Is it? At Piano World? I should think it would even be the case at Oboe World! Just maybe not at Conductor World.

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Originally Posted by gooddog
Canonie, your topic interests me a great deal because I've read about professional musicians who can read the score, (for example, on a train) and then play it from memory when they get to a piano. Since a piano is not always available, I would love to find out how this is done.
I think this is done mostly by being a musical genius although a tremedous amount of ear training, sensational technique, and a great memory would also help. I do think that "normal" pianists can benefit quite a bit from studying scores they already have in their fingers away from the piano, although I don't do this much.

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Originally Posted by keyboardklutz
Originally Posted by david_a
The point is there is never a need to involve any mental images of anybody's hands in learning a score. Perhaps there is, in learning to play that score on the piano, but that is beside the point.
Is it? At Piano World? I should think it would even be the case at Oboe World! Just maybe not at Conductor World.
I'm not saying nobody needs it. I'm saying they are two separate skills that don't depend on each other at all.


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...and I'm saying if it's an instrumental skill, unless you play perfectly by ear, visualization of hands is not only essential, it's unavoidable.

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Originally Posted by david_a
The point is there is never a need to involve any mental images of anybody's hands in learning a score. Perhaps there is, in learning to play that score on the piano, but that is beside the point.

Is choosing fingering part of learning the score, or is it part of learning to play the score? If the former, I'd think one would have to visualize the hands to the extent necessary to memorize the fingering.
When one memorizes music, regardless of whether one first learned the score away from the piano, in order to memorize the fingering one has to visualize the hands, I believe.

I like your essay on procedural versus conceptual knowing. I've often thought about this when doing phone support for computer users. If someone asks if I know how to do X, I have to remember that I may be able to do X, but I may not know how to do X, so I can't easily talk the person through the procedure.


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Originally Posted by Ferdinand
Originally Posted by david_a
The point is there is never a need to involve any mental images of anybody's hands in learning a score. Perhaps there is, in learning to play that score on the piano, but that is beside the point.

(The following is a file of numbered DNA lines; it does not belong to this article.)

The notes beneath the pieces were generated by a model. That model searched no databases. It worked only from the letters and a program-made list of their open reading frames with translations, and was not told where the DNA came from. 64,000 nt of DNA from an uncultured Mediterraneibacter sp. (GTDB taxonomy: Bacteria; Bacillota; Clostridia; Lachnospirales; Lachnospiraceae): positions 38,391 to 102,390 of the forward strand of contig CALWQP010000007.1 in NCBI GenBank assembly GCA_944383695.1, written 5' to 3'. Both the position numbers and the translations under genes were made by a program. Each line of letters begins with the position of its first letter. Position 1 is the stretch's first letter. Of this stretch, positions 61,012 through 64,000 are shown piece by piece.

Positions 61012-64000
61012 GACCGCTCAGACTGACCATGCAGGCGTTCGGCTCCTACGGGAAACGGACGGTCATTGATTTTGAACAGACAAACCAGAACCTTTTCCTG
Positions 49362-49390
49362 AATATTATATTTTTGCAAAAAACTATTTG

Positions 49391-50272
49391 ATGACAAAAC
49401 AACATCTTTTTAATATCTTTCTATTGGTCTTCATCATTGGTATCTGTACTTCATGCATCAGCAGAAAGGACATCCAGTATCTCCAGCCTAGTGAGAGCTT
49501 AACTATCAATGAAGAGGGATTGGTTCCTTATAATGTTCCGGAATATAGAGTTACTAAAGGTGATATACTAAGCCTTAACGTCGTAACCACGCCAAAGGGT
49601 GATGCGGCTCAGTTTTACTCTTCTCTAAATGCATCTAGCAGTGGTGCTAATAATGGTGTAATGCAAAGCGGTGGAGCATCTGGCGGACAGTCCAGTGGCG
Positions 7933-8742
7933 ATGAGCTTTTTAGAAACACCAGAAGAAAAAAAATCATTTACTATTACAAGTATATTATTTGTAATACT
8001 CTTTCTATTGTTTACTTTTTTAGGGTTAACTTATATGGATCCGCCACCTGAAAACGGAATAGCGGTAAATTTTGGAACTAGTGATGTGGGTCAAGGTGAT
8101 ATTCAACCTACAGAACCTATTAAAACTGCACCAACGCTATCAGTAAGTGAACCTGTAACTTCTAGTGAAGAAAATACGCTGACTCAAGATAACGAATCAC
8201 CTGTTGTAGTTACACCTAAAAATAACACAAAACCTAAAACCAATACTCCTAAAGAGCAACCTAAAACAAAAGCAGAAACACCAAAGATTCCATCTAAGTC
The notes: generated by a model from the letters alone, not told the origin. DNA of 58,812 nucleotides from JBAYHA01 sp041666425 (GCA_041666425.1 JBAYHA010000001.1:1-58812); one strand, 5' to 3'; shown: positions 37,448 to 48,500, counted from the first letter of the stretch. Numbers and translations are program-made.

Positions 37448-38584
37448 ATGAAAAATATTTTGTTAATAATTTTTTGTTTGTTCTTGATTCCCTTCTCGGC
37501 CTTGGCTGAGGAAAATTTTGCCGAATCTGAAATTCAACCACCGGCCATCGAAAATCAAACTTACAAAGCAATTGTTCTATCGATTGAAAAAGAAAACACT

Is choosing fingering part of learning the score, or is it part of learning to play the score? If the former, I'd think one would have to visualize the hands to the extent necessary to memorize the fingering.
When one memorizes music, regardless of whether one first learned the score away from the piano, in order to memorize the fingering one has to visualize the hands, I believe.
I can't think of a situation where there could be any value in learning a list of finger numbers without a corresponding visualization, but it's easy to imagine learning a score while postponing learning the fingering. I don't do it that way, and it probably wouldn't be the best use of one's practice time, but it's certainly not crazy or illogical. It is not necessary to read an ordinary score as a description of a sequence of hand and arm motions; it's primarily a description of a pattern of sounds. The means of producing those sounds, while of course essential for the performer to learn, is a separate process. The fact that we as pianists tend to consider both at the same time (probably for several good reasons) does not change the fact that a sound and its production are different things that can be learned independently of each other.

One practical and useful application is singing the voices of a fugue, without any finger visualization, and no reference to the hands or the keyboard.


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Originally Posted by keyboardklutz
...and I'm saying if it's an instrumental skill, unless you play perfectly by ear, visualization of hands is not only essential, it's unavoidable.
Clearly it's essential and unavoidable. It's just a separate process that can take place at a different time if the performer chooses.